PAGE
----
Letters and sounds in Spanish | Spanish Grammar | Kwiziq Spanish (2024)

Letters and sounds in Spanish | Spanish Grammar | Kwiziq Spanish (1)

Written by qualified Spanish expert Inma Sánchez BA

on 16 July, 2022

Spanish is often described as a phonetic language and that's mostly true as long as you know the rules of pronunciation which are intertwined with spelling rules (orthography). Let's take a look at the Spanish alphabet and how different letters are pronounced when they are used in combination with vowels to form syllables.

The Spanish alphabet consists of 27 letters:

a - be - ce - de - e - efe - ge - hache - i - jota - ka - ele - eme - ene - eñe - o - pe - cu - erre - ese - te - u - uve - uve doble - equis - i griega - zetaa - b - c - d - e - f - g - h - i - j - k - l - m - n - ñ - o - p - q - r - s - t - u - v - w - x - y - z

There are some geographical variations in the names given to the letters, you can see and listen to a full list here: The alphabet in Spanish

Spanish vowels

The Spanish alphabet has 5 vowels:

a e i o u

a e i o ua e i o u

They are always pronounced the same way, regardless of what precedes them or what comes after.

In this lesson we will take a look at some Spanish consonantsthat may present some difficulty both orthographically (= spelling) and in pronunciation for Spanish language learners.

Pronunciation of some consonants in Spanish

Consonants b andv in Spanish

Consonantsb andv are pronounced the same in Spanish: both with a "b"sound. Listen to these examples and notice how there is no distinction in their pronunciation:





Consonantsc andz in Spanish

In Spanish we make the sound z [~th] combined witheach of the vowels by spelling them like this:

za, ce, ci, zo, zu


zasound [~tha]



cesound [~the]



cisound [~thee]



zosound [~thoh]

azotearooftop terrace


Za, ce, ci, zoandzu are pronounced differently depending on whether you are in Latin America or Andalucía for example or you are in central and northern Spain.

See here some information about some of the different variants of Spanish:

  • Español latinoamericano
  • Español peninsular
  • Español canario

Consonantc with soundk/q in Spanish

For the consonantc to have a hardk/q soundwhen combined with each vowel, it needs to be written as follows:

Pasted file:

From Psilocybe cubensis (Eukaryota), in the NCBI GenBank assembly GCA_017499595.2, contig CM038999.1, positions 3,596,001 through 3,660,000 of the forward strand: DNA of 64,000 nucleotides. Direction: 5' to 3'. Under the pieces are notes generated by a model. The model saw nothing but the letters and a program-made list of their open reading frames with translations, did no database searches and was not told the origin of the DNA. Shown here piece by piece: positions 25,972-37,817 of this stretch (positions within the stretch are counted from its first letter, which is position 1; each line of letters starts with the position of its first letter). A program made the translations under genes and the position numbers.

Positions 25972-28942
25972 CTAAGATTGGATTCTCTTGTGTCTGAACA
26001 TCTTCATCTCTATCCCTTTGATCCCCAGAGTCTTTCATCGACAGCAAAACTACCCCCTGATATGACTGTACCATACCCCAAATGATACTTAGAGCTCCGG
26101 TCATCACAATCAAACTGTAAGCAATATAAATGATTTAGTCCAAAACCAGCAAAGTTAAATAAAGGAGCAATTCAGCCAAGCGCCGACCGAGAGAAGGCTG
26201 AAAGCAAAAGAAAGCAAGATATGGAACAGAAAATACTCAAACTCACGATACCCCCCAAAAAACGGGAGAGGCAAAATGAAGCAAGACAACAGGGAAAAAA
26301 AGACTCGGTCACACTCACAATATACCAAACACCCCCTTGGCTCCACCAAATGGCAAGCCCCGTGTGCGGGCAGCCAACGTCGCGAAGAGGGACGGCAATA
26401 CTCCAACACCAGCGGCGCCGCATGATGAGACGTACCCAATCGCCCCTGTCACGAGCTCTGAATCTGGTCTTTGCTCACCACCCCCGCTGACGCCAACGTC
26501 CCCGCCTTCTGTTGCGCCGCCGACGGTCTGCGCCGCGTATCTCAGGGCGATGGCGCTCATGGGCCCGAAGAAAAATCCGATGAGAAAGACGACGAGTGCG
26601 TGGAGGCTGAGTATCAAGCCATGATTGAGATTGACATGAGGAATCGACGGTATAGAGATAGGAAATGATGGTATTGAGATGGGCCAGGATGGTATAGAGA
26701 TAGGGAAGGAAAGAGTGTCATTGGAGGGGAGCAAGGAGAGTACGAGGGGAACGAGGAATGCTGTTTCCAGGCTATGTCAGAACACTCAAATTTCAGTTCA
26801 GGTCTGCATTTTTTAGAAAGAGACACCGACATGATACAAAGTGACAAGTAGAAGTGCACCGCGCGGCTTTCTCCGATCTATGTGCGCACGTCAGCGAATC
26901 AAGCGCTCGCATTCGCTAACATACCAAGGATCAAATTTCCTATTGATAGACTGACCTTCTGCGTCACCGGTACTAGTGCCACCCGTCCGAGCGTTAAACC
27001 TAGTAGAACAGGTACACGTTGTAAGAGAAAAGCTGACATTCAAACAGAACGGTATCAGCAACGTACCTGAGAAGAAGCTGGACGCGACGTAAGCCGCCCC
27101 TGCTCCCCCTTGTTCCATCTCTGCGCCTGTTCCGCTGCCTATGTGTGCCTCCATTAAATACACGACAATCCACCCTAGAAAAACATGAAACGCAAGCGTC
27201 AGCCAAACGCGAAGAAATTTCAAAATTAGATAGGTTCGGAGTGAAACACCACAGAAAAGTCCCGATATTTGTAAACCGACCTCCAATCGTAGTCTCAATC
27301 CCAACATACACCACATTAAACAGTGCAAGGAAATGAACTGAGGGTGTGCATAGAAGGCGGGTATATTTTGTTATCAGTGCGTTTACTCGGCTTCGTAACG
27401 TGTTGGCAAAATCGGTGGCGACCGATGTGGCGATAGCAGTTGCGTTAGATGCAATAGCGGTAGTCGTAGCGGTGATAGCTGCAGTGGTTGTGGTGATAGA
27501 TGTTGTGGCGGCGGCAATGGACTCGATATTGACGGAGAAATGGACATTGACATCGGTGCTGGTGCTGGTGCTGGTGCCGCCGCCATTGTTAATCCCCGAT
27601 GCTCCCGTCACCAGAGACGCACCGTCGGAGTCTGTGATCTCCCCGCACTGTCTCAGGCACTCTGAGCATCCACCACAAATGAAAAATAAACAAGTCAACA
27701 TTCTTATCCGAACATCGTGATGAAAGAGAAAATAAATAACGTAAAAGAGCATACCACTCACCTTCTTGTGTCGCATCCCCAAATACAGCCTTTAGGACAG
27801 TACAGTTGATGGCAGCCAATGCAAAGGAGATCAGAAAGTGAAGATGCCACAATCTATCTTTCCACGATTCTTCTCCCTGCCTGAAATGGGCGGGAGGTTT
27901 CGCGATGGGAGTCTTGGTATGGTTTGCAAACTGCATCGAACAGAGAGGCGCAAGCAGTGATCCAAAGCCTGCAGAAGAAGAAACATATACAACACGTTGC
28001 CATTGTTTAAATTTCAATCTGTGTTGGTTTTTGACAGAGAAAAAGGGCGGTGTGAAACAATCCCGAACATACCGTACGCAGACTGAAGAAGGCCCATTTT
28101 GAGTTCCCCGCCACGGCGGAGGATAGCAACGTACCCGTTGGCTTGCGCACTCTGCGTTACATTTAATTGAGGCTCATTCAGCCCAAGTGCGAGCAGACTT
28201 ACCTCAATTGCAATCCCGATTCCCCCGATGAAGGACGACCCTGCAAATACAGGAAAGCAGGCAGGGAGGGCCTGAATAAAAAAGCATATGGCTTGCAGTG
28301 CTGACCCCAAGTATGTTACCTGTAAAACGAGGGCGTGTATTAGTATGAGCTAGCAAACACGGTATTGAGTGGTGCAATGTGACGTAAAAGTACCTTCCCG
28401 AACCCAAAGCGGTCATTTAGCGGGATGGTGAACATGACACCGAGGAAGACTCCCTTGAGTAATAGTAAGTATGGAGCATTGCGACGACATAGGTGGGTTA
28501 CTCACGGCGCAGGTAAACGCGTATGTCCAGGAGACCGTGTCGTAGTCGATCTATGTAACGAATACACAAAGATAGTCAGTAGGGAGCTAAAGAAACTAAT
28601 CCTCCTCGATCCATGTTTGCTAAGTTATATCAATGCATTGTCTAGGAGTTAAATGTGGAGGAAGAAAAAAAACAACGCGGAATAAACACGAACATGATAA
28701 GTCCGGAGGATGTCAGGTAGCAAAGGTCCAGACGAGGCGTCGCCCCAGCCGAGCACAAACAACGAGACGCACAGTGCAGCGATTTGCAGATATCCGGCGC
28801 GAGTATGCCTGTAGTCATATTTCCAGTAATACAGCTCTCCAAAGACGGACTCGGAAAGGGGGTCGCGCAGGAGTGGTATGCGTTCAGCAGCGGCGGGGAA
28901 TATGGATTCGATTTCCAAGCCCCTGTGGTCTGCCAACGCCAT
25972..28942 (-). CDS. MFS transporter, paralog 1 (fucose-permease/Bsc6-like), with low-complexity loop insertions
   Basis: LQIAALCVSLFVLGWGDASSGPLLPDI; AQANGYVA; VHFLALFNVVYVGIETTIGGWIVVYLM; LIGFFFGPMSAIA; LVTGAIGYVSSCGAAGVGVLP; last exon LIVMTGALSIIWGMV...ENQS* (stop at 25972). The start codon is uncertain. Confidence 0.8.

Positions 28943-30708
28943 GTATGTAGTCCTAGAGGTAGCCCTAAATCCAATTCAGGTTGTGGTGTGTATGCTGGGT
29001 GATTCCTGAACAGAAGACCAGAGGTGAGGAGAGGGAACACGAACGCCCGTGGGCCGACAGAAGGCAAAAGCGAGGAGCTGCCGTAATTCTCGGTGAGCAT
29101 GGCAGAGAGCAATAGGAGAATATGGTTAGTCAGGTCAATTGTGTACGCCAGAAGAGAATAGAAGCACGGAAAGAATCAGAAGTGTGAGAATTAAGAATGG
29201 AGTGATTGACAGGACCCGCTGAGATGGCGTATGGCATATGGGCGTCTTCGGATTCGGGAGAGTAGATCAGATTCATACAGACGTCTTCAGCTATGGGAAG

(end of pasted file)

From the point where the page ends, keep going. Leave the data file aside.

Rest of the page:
ca, que, qui, co, cu

With the vowelse and i, ce and ci would make a softc /[th] sound, and not a hard k/qsound. So,qu-is required withe andito indicate thehardcsound.

Notice how theu inqu is silent.

Here are some examples to listen to:


Casa, cama, Macarena, acabar...House, bed, Macarena, to finish...


queso, qué, aquella...cheese, what, that...


aquí, maquillaje,quiero, quise...here, make-up, I want, I wanted...


cosa, comer, blanco, abanico...thing, to eat, white, fan...


cuchillo, cuchara, astico, acuarela...knife, spoon, acustic, watercolor...

The number of words using the letterk in Spanish is very limited and most of these wordshave aforeign origin, for example:

rate, keroseno, kilogramo, koala, kung-fukarate, kerosene, kilogram, koala, kung fu

Consonantg pronounced as hardg

Hardgrefers to the sound that can be heard in the English words"gate", "golf" or "girl".

Here is how wewrite the hardgsound in Spanish with each vowel:

ga, gue, gui, go, gu

Some examples are:


gato, Galicia, gastar, agarrar...cat, Galicia, to spend, to hold...


guerra, guerrilla, albergue, Águeda...war, guerrilla, youth hostel, Águeda (female name)...


guiso, águila, siguiente, alguien...stew, eagle, next, someone...


gorra, mago, goma, amargo, hago...hat, magician, rubber, bitter, I do...


agujero, gustar, gusano...hole, to like, worm...

If a word actually needs the"u"of"gue" or"gui" to be pronounced in the syllablegue or gui(instead of being silent), then we need to employ Diéresis which indicates that the sound of theu needs to be pronounced.

Here are some examples; pay attention at their pronunciation:




Be careful: if you omit the dieresis then it would be pronouncedincorrectly:

pinguino (incorrect)penguin

Consonantsg and jpronounced similarly to the English"h" sound

We are referring here to the equivalent (or the most approximate equivalent) of the English sound for "history", "Hannah"or "hello".

Depending on where you are in Spain and Latin America, the sounds ofg andj are slightly different, but generally speaking,in Spanish the sound is similar to thesound of an Englishhand to write this sound with each of the vowels, it is written as follows:

ja, ge/je, gi/ji, jo, ju

The sounds of ge and je are identical as are the sounds of gi andji.

Here are some examples: